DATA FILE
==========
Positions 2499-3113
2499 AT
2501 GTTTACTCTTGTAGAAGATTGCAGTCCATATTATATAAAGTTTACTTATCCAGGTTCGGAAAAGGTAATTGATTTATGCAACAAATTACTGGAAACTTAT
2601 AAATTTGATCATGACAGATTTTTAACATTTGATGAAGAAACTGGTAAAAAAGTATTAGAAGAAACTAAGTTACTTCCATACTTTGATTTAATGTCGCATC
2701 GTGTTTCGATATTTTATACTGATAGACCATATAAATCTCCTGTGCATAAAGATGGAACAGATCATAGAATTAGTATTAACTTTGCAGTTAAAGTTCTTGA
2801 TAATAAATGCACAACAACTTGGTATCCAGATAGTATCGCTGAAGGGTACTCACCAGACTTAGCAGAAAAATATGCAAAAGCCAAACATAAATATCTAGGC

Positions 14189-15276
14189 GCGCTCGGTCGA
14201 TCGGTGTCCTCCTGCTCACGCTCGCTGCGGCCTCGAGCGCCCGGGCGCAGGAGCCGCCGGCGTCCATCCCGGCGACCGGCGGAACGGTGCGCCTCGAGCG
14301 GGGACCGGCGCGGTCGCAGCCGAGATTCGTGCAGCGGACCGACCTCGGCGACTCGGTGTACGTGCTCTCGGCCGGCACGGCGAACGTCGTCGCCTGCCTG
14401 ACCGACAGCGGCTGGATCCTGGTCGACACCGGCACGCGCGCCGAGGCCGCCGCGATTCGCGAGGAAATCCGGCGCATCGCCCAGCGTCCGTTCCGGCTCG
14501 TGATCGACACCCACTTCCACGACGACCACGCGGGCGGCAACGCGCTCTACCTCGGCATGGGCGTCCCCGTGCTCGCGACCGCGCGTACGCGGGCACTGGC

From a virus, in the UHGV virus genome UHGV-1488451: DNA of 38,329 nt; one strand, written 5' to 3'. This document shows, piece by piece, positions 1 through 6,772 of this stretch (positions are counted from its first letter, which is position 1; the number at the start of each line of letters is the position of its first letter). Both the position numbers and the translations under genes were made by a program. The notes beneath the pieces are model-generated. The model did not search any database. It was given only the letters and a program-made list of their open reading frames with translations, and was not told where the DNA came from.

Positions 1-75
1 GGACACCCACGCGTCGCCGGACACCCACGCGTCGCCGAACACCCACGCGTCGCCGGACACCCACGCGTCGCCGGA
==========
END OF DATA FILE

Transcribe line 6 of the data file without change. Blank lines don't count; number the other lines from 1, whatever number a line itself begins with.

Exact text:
2801 TAATAAATGCACAACAACTTGGTATCCAGATAGTATCGCTGAAGGGTACTCACCAGACTTAGCAGAAAAATATGCAAAAGCCAAACATAAATATCTAGGC